Songs of the Everyday

Don’t look at this broken body.
It comes from a place where bodies get broken.
There are many others who are less intact.

Don’t look at the body, it is merely broken.
Just sit close and listen silently
to the resurrected stories.


I am already written


I do not write, not anymore.
I am already written,
in somebody’s untidy hand
tight and illegible,
the upslants struggling
but never managing to join
with odd flourishes in places
in scratchy purple ballpoint
on the reverse of some old manuscript.

I have a friend, still,
who’s written by a blogger,
his roguish mishaps columned up
in neat Verdana rows
and template paragraphs
with catchy headings.
He’s got a couple dozen followers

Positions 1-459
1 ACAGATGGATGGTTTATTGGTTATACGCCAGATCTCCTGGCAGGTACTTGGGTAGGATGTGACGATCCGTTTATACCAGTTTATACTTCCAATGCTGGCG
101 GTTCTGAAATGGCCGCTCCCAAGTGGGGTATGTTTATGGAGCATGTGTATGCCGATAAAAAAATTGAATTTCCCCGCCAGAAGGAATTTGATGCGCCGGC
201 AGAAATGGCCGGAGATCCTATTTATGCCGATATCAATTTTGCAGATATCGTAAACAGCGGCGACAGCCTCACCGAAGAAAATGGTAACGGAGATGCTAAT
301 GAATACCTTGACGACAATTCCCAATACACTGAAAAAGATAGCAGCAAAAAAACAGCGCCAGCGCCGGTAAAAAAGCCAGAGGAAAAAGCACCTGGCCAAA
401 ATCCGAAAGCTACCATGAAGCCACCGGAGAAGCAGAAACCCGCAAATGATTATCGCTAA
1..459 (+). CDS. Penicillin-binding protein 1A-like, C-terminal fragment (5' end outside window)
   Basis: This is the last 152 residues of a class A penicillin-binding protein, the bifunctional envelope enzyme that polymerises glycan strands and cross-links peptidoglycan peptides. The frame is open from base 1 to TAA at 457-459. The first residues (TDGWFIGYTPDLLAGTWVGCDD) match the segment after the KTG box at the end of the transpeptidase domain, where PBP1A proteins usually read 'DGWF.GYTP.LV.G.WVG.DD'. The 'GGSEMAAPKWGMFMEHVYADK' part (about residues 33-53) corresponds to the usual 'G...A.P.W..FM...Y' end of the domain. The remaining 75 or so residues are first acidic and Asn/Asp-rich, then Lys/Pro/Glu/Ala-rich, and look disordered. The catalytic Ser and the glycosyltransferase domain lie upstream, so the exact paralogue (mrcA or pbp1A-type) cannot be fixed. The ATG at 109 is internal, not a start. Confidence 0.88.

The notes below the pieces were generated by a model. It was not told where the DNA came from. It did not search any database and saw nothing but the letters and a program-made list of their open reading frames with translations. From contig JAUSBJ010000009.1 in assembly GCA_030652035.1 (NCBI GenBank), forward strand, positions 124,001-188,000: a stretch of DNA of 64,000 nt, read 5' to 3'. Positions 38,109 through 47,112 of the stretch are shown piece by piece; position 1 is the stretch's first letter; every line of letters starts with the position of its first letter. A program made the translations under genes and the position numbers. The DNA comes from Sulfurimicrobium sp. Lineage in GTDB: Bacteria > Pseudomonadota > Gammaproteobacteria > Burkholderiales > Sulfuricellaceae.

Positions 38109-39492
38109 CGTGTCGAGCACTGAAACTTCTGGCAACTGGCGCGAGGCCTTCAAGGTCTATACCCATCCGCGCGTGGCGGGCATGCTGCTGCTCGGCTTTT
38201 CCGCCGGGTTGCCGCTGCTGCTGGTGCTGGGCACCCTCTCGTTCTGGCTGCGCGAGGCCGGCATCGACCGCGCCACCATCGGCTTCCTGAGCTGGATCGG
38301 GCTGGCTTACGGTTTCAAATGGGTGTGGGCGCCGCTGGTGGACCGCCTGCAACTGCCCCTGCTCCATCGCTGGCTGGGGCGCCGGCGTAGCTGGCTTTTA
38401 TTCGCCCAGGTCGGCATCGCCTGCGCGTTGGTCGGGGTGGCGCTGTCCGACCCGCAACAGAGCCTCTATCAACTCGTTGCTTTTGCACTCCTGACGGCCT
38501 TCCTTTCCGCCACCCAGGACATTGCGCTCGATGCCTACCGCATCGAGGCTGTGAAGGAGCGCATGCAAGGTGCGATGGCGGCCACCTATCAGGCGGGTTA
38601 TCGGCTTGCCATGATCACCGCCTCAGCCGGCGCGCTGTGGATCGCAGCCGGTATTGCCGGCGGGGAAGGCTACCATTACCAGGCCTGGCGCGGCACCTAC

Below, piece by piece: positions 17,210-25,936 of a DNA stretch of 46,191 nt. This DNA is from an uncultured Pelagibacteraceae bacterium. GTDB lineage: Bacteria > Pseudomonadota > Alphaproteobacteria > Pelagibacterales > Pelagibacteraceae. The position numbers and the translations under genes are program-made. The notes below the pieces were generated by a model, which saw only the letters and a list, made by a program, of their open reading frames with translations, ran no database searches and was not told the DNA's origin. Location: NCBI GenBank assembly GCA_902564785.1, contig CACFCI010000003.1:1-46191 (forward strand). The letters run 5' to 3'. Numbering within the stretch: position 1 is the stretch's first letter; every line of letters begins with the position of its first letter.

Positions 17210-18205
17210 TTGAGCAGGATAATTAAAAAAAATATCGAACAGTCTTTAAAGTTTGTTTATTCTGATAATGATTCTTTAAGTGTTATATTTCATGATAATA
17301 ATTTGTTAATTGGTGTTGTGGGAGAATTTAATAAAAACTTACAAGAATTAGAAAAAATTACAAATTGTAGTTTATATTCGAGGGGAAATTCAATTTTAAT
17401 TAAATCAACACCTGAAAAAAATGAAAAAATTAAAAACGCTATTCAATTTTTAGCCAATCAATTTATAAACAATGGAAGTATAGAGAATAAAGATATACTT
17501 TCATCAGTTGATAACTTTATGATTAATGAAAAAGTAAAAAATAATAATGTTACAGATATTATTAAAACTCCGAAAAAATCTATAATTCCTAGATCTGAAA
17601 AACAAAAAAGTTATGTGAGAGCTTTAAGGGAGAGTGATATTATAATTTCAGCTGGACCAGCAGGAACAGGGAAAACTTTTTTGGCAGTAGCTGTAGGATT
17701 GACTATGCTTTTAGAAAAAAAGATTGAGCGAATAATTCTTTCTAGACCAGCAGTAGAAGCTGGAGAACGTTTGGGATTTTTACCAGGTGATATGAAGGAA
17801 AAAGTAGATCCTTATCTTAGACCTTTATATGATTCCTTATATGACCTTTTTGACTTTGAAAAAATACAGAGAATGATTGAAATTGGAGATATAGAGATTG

and ladies faint at his adventures
with likes and questionable grammar.

You think you’re any different?
I’ve seen the stories set in type
and all your perfect living
is the inevitable distribution
of printing ink along the page,
and all those precious moments
were mail merged on letterhead
so everyone can have the same
framed up in walnut on their walls.

If I have written you,
You must forgive me.
You’ll find my ghost
along the 87th bench, end of the hall,
among the other former hopefuls
tracing the outlines of ancient print.
But you will find your answers
inside the dusty margins
among my scrawled remains.

When I am too old

Songs of the Everyday

When I am old I want to lie in a cradle
Like I cradled my youth today;
I want to listen to those childhood fables
Like I recounted my errant ways;
I want to breathe in my children’s laughter
Like I breathed this sunny Oxford day.
I want to share in the silence of newborns,
When I no longer have something to say.

– o –

Summer 2010, visiting my youngest brother in Oxford.